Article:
Det Ch Insp Jon Benton of the Metropolitan Police's Proceeds of Corruption Unit tells the paper, "In nearly all the grand corruption cases we investigate, we find - what we suspect is - proceeds of corruption being used to purchase high-value properties."
The money used to purchase these properties, he points out, is often stolen "from the world's poorest people".
The paper says TI is calling for estate agents, lawyers, financial services firms and art dealers in the UK to do more to flag up potentially dirty money being used to purchase assets in Britain.
Only 179 cases were reported to the authorities last year, it notes.
In other stories in Wednesday's press, the Sun has some potential good news for lovers of the national tipple in predicting that the Chancellor George Osborne will cut beer duty in the Budget on 18 March.
Mr Osborne, who cut duty in his last two Budgets, has - according to the Sun - reduced the price of a pint by 16p, largely through abolishing the Beer Duty Escalator, which automatically raised the tax hike on the drink.
The paper says "experts" reckon the combined reductions have saved 1,000 pubs from closure.
Looking for somewhere to take the kids over the Easter holidays? How about going to a warehouse in Rugeley, Staffordshire?
The Daily Mirror reports that Amazon's huge "fulfilment centre" is to open for free guided tours from month, and it hopes to "compete with other Midlands attractions like Warwick Castle, Cadbury World and Alton Towers".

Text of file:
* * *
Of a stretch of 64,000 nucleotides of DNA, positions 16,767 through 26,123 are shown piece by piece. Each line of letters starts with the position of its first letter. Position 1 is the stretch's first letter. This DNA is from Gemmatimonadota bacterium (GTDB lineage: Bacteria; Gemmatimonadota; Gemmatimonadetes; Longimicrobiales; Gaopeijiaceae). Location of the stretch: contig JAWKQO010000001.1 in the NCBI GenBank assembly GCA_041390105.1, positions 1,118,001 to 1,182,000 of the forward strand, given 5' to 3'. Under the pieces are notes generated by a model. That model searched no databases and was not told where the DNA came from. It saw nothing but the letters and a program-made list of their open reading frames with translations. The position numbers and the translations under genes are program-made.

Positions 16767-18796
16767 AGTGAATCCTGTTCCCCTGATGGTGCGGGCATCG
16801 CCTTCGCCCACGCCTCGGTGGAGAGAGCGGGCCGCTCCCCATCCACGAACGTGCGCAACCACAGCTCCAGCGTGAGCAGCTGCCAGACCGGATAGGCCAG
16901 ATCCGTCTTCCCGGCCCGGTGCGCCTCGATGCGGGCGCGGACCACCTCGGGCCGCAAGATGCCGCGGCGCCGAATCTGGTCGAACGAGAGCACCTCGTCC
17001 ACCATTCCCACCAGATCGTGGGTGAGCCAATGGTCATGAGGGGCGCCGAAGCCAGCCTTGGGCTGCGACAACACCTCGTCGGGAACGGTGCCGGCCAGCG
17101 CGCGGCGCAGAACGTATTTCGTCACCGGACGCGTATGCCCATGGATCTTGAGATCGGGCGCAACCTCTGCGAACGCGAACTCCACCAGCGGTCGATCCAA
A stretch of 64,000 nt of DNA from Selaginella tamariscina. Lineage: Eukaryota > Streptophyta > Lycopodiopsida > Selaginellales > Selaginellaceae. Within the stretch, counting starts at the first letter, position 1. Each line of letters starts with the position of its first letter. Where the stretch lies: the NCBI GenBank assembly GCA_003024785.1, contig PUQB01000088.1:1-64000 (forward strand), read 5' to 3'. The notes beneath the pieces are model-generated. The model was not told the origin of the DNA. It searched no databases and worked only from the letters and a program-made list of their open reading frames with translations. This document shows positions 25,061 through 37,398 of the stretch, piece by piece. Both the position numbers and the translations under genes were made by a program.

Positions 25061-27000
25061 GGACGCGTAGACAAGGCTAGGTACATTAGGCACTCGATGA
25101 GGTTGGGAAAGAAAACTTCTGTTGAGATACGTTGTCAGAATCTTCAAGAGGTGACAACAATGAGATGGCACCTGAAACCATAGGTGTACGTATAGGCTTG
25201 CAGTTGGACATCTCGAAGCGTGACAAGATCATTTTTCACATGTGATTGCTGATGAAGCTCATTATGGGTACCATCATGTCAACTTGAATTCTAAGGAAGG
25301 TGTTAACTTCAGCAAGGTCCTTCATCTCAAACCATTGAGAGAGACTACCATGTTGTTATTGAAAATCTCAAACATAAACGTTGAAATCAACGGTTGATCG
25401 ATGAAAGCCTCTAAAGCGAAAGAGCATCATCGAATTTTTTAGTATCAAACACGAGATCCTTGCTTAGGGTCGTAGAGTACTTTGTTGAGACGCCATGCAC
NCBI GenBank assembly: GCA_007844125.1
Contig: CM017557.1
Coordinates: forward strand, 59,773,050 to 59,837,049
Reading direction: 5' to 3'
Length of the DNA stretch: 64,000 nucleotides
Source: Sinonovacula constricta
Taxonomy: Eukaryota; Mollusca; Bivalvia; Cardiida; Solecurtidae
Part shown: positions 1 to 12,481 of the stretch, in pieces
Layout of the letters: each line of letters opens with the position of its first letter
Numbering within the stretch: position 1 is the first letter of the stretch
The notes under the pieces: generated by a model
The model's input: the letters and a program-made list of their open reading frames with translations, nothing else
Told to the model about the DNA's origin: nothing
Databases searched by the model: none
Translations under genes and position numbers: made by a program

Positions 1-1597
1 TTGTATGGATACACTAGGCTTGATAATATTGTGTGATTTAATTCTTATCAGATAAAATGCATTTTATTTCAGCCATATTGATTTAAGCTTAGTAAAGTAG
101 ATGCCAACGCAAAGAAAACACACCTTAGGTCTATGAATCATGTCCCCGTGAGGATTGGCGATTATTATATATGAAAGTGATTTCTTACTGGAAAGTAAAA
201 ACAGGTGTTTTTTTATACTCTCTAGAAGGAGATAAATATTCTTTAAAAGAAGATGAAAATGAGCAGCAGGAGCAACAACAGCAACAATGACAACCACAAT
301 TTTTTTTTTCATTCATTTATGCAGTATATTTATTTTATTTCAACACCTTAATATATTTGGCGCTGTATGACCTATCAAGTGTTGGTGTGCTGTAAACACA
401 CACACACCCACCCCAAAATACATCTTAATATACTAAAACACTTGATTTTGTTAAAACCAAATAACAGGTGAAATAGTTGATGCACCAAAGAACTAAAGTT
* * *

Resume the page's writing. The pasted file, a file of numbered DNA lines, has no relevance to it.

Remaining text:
The facility, north of Birmingham, is so big, the Mirror adds, that workers walk between seven and 15 miles each day, collecting items for dispatch with the aid of satnavs.
People from Cardiff have long claimed that Swansea is a place where time stands still, but a story in the Daily Telegraph suggests the charge will soon be coming true.
The paper says that since the retirement of the city's official horologist David Mitchell there has been no one qualified to wind Swansea's eight municipal clocks.
The Telegraph continues that for the last week the landmark timepieces, including the clock on the city's Guildhall, St Marys church, and old police station, have been stuck at either midnight or midday.
"I was emotional with the council doing my last round," says Mr Mitchell, 72. "Swansea has stopped".
The paper adds the council is aiming to introduce automatic winding mechanisms to its municipal clocks as soon as possible.
And for the yuckiest story of the day, turn to the Guardian and its tale of "robo-roach".
The paper reports that scientists at a Texan university have been able to develop a way to control cockroaches by gluing a three gram backpack with a microchip to their back.
The chip allows the scientists to control the insect's central nervous system, allowing them to control its movements.
It is hoped the creepy crawlies can be fitted with tiny cameras, microphones or other sensors and sent "places would rather not be."
The Guardian suggests these might be "collapsed buildings, broken sewers or student kitchens".